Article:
Go Away Evil Spirits, the Kukeri Said
If you happen to be in Bulgaria in the first months of the year, you have the unique opportunity to enjoy one of the most popular spring traditions in the country - the Kukeri ritual.
Kukeri is a traditional Bulgarian ritual of Thracian origins, but similar rituals can also be found in Romania, Serbia, Italy and Spain.
The ritual is performed between Christmas and Lent by costumed men, who walk around and dance to scare away the evil spirits, as well as to provide a good harvest, health, fertility, and happiness.
According to the tradition, the kukeri visit people’s houses at night so that “the sun would not catch them on the road.” After going around the village, the kukeri gather at the square to dance and amuse people.
The symbolic meaning of the winter and pre-spring rituals performed be single men is related to the end of the old year and the beginning of the new one and to the upcoming awakening of nature for new life.
Their costumes cover most of the body and include decorated wooden masks of animals and large bells attached to the belt.
The mask, according to folklore beliefs, is a protection from the harmful influence of impure powers. It represents a head of a peculiar creature with a scary face. Different masks could have gaping jaws, horns, tails, or snapping beaks. The elaborate decoration made of feathers is supported on a wooden frame.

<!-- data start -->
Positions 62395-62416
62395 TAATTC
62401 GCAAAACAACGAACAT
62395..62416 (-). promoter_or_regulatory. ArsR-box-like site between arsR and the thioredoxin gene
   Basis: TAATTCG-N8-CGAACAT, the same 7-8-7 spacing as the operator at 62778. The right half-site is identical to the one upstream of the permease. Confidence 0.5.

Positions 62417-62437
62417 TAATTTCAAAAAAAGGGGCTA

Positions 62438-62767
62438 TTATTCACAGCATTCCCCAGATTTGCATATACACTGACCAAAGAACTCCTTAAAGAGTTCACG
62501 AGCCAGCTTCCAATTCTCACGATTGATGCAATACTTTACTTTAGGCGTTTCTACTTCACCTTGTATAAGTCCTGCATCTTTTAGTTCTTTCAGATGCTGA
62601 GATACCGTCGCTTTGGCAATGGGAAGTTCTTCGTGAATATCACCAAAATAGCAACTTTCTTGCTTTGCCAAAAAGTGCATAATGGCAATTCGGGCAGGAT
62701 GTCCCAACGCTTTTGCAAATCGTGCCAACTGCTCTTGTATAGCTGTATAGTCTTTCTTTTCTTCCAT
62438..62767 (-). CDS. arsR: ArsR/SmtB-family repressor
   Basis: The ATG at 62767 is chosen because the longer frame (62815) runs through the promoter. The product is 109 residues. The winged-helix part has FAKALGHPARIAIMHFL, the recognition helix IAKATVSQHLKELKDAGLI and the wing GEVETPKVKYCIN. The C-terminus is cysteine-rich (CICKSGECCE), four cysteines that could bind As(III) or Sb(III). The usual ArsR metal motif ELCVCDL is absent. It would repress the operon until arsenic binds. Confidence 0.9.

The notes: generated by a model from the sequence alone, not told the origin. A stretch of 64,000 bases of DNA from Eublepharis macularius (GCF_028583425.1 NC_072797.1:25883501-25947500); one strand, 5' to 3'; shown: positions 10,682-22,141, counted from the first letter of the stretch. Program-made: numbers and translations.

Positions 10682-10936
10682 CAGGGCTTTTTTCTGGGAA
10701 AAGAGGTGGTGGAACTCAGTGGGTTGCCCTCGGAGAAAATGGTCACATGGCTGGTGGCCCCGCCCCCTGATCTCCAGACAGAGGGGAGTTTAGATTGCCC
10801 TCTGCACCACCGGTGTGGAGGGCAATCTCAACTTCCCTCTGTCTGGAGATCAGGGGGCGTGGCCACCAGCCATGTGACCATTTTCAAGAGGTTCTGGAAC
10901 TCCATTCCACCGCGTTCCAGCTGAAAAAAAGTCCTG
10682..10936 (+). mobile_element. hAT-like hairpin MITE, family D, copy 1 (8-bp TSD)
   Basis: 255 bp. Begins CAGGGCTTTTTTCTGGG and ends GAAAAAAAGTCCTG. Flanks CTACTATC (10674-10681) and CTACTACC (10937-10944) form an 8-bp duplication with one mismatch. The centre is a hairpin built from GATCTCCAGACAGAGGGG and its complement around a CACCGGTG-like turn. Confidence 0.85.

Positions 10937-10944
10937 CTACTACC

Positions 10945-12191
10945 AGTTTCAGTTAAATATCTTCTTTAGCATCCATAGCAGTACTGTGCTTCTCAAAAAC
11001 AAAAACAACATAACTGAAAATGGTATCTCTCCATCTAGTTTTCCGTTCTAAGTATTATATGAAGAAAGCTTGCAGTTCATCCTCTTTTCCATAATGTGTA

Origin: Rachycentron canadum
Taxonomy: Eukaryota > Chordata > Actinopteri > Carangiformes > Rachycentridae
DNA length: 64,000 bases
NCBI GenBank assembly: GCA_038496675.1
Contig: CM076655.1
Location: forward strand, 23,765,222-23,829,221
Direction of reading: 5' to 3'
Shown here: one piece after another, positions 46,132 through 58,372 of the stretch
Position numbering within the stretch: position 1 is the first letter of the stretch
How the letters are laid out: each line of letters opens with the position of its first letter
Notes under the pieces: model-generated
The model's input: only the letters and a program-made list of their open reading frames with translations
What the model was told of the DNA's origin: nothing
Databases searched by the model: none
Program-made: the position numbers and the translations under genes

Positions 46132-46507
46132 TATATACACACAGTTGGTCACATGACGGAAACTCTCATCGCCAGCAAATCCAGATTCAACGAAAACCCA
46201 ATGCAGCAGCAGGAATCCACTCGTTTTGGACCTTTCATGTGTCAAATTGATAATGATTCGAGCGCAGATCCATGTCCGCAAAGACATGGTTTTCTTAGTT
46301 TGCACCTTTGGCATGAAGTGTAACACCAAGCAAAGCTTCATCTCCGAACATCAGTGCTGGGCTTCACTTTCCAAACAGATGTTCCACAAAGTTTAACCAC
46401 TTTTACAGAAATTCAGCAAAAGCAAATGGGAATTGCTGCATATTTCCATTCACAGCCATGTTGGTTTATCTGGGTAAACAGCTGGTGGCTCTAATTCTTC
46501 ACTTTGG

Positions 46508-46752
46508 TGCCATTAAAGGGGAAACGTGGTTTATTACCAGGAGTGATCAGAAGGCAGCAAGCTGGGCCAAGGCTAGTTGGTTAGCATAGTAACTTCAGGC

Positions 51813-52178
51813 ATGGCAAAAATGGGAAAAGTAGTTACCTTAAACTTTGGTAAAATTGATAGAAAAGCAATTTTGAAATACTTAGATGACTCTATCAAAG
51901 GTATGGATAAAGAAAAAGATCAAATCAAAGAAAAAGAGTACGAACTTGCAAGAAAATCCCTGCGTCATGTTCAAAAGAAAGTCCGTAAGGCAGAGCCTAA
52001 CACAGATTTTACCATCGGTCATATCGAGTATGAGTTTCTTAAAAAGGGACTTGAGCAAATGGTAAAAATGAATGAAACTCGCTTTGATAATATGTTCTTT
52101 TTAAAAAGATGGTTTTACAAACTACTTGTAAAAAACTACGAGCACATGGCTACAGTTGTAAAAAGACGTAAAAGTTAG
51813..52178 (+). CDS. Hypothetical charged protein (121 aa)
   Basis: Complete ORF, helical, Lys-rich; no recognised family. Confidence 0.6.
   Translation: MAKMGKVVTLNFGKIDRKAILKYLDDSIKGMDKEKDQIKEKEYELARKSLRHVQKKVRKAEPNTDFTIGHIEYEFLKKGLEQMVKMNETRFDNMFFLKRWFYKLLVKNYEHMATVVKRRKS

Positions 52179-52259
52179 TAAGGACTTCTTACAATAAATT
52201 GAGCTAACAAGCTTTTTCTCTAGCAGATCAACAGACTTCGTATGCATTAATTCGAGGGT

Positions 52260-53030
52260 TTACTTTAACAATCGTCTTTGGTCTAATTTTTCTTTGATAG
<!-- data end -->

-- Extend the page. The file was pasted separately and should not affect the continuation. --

Some masks have two sides. One of the sides represents a good face, and the other – a scary face. Such masks are a symbol of good and evil, which exist together in the world.
The dance of the masked men is a mystic unity of rhythm, sound and color. They move in special rhythmic steps. They fill the air with the sounds of their bells and of whispered blessings for prosperity.
Kukeri festivals are organized in all parts of the country, but the first and most popular festival in Bulgaria, and on the Balkans, is the Surva International Festival of Masquerade Games, which takes place in the Bulgarian city of Pernik. It was first organized in 1966 and in 1985, it received international-event status.
The two-day festival, which is held the last weekend of January, gathers about 5,000 people from 90 different masquerade groups from Bulgaria, Europe, Asia and Africa. It promotes variations of ancient Bulgarian customs that are still alive today and that are an important part of the Bulgarian folklore tradition.
Even though the kukeri tradition was forbidden and announced as incompatible with the social morality during the Communist era in Bulgaria, the tradition successfully preserved itself.
At the end of 2007, the Museum of the Kukeri Mask and Costume opened doors in the Bulgarian town of Karlovo. It features masks and costumes from different regions in Bulgaria, live demonstrations of the ritual, kukeri games for groups of tourists and for cultural or social events.
Another Kukeri museum is envisioned to be open in the city of Simitli. It will feature more than 500 exhibits and will present different Bulgarian traditional rituals. The museum will be “on wheels” and will travel across the country. The organizers also envision participating in exhibitions and festivals in Europe.
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